New emission limits for off-road petrol and diesel plant

The Department for Transport is consulting on draft regulations to cut air pollution from off-road engines, such as water pumps, mobile electricity generators, chainsaws and lawnmowers.1 It says that the regulations will cut hydrocarbon and particulate emissions more cheaply than other options.

In 2002, the European Commission proposed to tighten standards under a 1997 Directive on air emissions from non-road machinery (ENDS Report 336, p 53 ). It went on to issue an amending Directive.

The DfT is now consulting on how to transpose the new requirements into UK law. The draft regulations contain measures in two main areas:

  • Small petrol engines: Engines used in lawnmowers, strimmers and chainsaws are addressed in the draft regulations. The Commission estimates that these machines account for 6.5% of EU hydrocarbon emissions.

    The draft sets two stages of emission limits. Stage 1 comes into effect from 11 August - the date by which the new Directive must be implemented. Tighter stage 2 limits come into effect progressively from 2004 to 2008 depending on engine size.

    The DfT expects the regulations to reduce hydrocarbon emissions from non-road petrol engines by some 86% by 2020 - equivalent to an 8.7% cut in total UK road transport hydrocarbon emissions from 2000.

    There could also be a secondary benefit for CO2 emissions. The DfT predicts a saving of 169,000 tonnes per annum - 0.11% of total UK CO2 emissions.

  • Constant-speed diesel engines: The draft regulations also cover diesel engines used in applications such as water pumps and mobile electricity generators.

    The most significant pollutants from diesel engines are NOx and particulates. As for petrol engines, the draft sets two stages of emission limits, although this time the date for stage 2 is the end of 2006.

    The DfT expects the proposal to reduce NOx emissions by 5.63kt and particulates by 1.16kt annually - cuts of 27% and 58% respectively for this type of plant.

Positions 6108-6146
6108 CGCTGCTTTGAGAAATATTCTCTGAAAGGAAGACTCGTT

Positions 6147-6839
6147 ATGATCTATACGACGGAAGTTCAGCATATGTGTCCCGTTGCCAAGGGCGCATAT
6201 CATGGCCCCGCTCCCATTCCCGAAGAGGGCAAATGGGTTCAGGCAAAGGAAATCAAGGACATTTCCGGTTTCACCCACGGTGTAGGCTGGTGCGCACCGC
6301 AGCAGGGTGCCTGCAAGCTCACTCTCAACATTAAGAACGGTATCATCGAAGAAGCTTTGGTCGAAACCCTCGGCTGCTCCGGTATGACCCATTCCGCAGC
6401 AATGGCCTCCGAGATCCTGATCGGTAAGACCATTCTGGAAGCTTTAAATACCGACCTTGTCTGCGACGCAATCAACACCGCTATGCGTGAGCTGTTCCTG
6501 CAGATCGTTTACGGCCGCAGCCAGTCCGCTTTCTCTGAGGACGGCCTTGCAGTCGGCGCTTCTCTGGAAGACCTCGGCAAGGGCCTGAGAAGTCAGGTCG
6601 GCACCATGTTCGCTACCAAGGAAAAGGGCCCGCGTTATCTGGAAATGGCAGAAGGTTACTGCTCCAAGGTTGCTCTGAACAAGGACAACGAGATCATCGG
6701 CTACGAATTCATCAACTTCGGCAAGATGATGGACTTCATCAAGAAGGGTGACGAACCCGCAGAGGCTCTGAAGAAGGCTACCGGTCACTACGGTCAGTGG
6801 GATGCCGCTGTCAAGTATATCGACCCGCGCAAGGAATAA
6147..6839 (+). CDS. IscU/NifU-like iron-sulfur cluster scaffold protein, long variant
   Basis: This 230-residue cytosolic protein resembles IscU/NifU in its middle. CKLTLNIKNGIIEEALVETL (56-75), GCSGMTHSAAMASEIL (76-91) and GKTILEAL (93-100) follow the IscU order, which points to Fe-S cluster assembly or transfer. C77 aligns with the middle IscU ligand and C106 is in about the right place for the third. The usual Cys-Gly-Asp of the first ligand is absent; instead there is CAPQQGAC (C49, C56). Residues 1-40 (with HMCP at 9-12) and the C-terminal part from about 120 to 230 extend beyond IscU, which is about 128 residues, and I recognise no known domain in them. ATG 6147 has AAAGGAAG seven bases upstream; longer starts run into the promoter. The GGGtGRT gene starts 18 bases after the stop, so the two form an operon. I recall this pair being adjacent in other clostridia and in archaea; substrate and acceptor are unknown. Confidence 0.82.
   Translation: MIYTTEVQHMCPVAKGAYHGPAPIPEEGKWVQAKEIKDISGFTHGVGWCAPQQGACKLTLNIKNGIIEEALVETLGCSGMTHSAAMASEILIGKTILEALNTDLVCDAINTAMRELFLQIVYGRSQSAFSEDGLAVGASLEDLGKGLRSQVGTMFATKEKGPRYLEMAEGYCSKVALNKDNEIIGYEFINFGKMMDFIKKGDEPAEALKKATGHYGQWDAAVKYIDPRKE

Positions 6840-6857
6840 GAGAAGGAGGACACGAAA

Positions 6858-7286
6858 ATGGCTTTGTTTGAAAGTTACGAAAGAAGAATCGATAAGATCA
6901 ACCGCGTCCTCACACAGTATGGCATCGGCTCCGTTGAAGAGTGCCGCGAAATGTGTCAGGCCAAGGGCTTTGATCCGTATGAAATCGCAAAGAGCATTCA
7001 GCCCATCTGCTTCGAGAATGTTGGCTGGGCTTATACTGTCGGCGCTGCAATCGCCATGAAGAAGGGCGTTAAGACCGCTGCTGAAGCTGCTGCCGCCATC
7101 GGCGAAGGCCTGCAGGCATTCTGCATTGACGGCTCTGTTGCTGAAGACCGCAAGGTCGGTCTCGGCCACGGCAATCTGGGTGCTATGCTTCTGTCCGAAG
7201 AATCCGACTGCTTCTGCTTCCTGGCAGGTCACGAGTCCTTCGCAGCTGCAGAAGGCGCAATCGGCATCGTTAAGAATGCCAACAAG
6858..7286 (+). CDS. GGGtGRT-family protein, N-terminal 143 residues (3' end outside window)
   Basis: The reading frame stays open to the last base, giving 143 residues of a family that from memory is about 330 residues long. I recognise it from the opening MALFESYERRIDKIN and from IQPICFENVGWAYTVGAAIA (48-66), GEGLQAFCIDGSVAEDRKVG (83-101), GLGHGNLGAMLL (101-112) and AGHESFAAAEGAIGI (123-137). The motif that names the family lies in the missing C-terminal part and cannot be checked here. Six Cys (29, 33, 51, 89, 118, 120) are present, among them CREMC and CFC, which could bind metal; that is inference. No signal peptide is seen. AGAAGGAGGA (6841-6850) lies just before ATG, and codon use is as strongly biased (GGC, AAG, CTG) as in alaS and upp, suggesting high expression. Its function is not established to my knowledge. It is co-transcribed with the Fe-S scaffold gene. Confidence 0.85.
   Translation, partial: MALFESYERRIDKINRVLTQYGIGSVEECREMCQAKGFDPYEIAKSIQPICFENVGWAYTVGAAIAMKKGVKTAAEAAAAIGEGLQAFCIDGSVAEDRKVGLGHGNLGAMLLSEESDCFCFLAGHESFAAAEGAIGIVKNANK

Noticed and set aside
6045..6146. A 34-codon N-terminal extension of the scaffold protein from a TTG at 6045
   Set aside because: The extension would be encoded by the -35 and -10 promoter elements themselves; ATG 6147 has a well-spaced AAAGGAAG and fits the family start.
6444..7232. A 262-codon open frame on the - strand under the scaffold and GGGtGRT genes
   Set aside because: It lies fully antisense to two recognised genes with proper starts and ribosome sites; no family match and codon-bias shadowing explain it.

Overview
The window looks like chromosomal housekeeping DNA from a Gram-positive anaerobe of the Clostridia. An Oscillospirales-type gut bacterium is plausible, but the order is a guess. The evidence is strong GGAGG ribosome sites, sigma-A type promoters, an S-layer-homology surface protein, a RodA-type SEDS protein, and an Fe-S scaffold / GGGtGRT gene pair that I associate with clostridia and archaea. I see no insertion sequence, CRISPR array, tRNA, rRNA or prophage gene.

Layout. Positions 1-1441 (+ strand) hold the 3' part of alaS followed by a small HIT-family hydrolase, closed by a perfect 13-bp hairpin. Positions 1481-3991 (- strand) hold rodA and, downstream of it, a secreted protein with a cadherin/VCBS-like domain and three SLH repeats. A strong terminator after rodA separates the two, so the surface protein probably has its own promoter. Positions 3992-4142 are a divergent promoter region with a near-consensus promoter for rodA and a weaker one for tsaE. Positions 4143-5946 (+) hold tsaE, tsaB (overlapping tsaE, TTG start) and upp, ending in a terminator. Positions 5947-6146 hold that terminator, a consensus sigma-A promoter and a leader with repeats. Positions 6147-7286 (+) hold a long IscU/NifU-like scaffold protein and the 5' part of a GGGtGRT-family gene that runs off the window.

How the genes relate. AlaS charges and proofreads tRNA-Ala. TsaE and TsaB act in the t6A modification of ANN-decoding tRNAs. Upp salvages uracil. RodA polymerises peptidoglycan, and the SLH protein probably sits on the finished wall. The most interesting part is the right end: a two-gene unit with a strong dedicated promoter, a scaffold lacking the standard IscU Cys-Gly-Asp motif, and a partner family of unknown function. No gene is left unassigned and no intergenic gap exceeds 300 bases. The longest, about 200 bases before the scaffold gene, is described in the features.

• Cost effectiveness: The DfT expects that strimmers complying with stage 2 of the regulations will cost 25% more than at present. However, the price hike is only 13% for chainsaws and lawnmowers.

    The DfT estimates the total cost of hydrocarbon savings achieved at £82 per tonne saved, which is "highly cost-effective" relative to similar emissions control measures.

    Similarly, if all costs of improving the diesel engines are allocated to one pollutant, then NOx improvements would cost £856/tonne and particulate improvements would cost £3,932/tonne - both "very favourable" in comparison to other measures.

    Furthermore, many manufacturers market their products globally and already produce equipment which complies with roughly equivalent US standards, meaning that they would face minimal development costs.

    Given the improvements in fuel consumption, the DfT predicts that the net cost to UK businesses and consumers will be negative in the long term.

  • Diesel engines in other machinery: In a parallel development, the European Commission has also been seeking to tighten emissions standards for diesel engines used in applications such as trains, construction vehicles and canal barges.

    In March, the Council of Ministers issued the final text of a Directive to amend the same 1997 Directive.2 A first round of emissions cuts will take effect from 2005 to 2008, with a second round from 2010 for all machinery except waterway vessels.

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